Local Cobbler Makes Sure The Shoe Fits

“Felix’s Shoe Repair” owner remains among a shrinking breed

Patrick Carroll

Harvard Square cobbler Christos Soillis works in his shop, Felix's Shoe Repair, yesterday afternoon.

Some people who have been living here for years may never have noticed the little repair shop—identifiable only by a dirty yellow sign that reads “Felix’s Shoe Repair”—tucked away at the bottom of a large building on Linden Street.

The tiny shoe repair business owned by Christos Soillis has nonetheless been a constant—if inconspicuous—feature of Harvard Square for more than 40 years.

Soillis has worked in the shop since 1963—first as an assistant on nights and weekends to the original Felix, and then as owner and head cobbler.

Though he acknowledges that the business of shoe repair is a waning one, his love for and pride in his work eclipses any anxiety he may have.

The business of fixing shoes, he says, relies on the trust of the people with whom he works.

He says he is best-known among his small but loyal group of returning customers for the quality work that sets his business apart.

“I [want] to do a good job,” he says. “To make money, you got to make a lot of shoes. To make good quality, you can’t make money.”

Dry cleaners, whom he defines as his primary competition, “don’t do a good job,“ he says. “Not because they don’t want to, but because they don’t know how.”

Soillis adopted this work ethic during his childhood in Greece. After finishing grammar school, he began to learn the craft of making and repairing shoes while working in a shop in Logganiko, a small village near Sparta. After three months there—his father paid the owner of the shop in olive oil in exchange for his son’s apprenticeship—Soillis left his childhood home.

He moved to the city of Leontary to further his education in the trade before opening two unsuccessful businesses, one in Sparta and one in the town of Skorchinou.

Two years later, he entered the army. Upon his return, he worked in Athens for several months.

His departure from Athens marked the conclusion of one era of his life and the beginning of the next.

In 1963, at the age of 26, he married 17-year-old Maria. The wedding, which had been arranged by both of their parents, took place in Sparta. Soon afterward, the young couple traveled to the United States.

“[I was] very poor, no shoes, no clothes—I left the old country with short pants with a thousand patches,” he says. His first—and lasting—impression of Harvard and the people that populate the Square was one of awe.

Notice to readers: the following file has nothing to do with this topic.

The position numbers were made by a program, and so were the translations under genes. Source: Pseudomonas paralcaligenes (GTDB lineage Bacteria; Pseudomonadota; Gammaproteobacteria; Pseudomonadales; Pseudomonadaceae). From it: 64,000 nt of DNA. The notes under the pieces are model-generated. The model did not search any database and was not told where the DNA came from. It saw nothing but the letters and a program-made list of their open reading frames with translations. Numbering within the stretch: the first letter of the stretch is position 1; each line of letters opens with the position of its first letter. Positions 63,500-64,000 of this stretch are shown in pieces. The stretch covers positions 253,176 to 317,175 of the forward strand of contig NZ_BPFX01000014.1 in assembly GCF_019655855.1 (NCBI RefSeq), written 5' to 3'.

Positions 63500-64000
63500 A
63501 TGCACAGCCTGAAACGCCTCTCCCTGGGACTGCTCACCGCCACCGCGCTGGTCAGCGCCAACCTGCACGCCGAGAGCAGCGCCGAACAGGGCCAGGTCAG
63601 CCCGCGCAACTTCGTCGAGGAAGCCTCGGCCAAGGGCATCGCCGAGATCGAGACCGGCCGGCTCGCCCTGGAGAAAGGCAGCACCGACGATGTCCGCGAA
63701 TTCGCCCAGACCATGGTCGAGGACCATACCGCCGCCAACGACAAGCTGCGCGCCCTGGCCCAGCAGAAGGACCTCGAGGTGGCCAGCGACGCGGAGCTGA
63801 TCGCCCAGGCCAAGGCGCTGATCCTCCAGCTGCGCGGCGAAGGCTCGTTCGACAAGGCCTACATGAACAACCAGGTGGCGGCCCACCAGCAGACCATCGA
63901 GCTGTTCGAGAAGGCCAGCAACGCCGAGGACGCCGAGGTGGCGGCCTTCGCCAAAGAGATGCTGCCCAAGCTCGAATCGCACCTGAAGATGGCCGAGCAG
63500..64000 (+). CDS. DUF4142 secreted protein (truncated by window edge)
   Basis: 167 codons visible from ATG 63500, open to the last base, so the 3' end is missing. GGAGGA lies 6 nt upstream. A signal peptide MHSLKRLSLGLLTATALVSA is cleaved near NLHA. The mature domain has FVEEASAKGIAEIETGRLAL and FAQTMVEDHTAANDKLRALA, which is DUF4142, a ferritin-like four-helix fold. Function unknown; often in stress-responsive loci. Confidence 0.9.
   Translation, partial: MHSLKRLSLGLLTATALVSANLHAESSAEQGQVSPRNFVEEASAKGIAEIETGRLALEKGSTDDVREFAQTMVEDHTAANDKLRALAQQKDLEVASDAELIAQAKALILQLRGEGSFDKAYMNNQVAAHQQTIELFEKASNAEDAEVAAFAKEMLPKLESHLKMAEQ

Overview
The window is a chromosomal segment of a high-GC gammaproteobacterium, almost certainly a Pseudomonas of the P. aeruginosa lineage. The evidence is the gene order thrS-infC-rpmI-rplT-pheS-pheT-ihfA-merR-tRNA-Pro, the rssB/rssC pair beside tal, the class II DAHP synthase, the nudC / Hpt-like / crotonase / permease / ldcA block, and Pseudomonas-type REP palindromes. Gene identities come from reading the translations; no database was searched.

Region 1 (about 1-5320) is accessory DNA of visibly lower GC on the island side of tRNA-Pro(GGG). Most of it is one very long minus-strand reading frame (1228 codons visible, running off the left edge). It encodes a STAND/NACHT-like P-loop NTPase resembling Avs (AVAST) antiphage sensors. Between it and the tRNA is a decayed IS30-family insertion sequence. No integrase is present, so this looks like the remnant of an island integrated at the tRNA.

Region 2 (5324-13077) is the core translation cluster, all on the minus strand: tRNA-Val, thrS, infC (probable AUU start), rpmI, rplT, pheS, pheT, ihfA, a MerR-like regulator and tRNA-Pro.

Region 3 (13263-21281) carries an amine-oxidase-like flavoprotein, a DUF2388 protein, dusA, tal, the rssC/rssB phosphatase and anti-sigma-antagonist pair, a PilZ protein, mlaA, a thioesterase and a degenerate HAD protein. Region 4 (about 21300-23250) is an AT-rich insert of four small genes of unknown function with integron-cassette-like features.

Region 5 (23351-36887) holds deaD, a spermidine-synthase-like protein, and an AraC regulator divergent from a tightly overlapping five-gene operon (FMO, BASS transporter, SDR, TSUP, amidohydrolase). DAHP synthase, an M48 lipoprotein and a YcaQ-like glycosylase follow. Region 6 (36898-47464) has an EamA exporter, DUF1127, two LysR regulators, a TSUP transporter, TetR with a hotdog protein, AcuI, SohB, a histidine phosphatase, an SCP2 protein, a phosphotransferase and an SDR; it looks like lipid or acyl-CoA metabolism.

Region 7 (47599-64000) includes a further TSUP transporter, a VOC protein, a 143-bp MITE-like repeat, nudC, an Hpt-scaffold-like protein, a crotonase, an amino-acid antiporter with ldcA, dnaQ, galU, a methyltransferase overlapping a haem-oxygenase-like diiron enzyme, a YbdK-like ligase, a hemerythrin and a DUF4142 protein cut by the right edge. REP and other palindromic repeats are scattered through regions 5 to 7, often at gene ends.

“I see young people dress up—I never had good clothes; I see young people with suits, with ties....[Felix] said, ‘Look [at] those [gates]....Any person who is rich, educated, he came from this [gate]. This area...controls the whole world....Anybody rich [came] from this door.” He remembers thinking, “‘How can I find a place around here?’”

Soillis stresses the level of connection he feels with the people who populate the Square.

“Harvard helped me a lot,” he says. “Of course I cannot help Harvard; they don’t need my help. I wish sometime before I die to do something for the Square, for the professionals, for the young people, because the University gave me a lot of help. If someone comes to this country and he doesn’t appreciate what this country can give to you, [he] is a person who is not worth a penny.”

Several customers come into the store and he greets each warmly. Most are older citizens bringing dress shoes and snow boots; a few are students. They inquire about his family, his business, his life in general. He is positive and staunchly buoyant.

It is these people, he says—his customers, the other tenants in the building, those he sees on his way to and from the shop—these are the people who have made his life what it is. When his wife was sick for almost three years before her recent death, they sent him notes of encouragement, left gifts on his doorstep, and helped him get though a period of time when his life was anything but easy.

Soillis emphasizes that he never ceases to be grateful for the life he has lived.

“I’m lucky. Love, support, trust—when you get that, you must keep it, and give respect, and try to give it back,” he says.

Soillis is overcome by emotion when reminiscing about the life he has led in the Square. He exudes passion for the career which has led him across continents and across languages—when, he says, little save his determination and conviction have sustained him.

“Anything you put on your mind to do, you can do in this country, as long as you’re honest and work to get the trust from the people,” he says. “You have to think, ‘I’m very lucky to have these people come to me.’”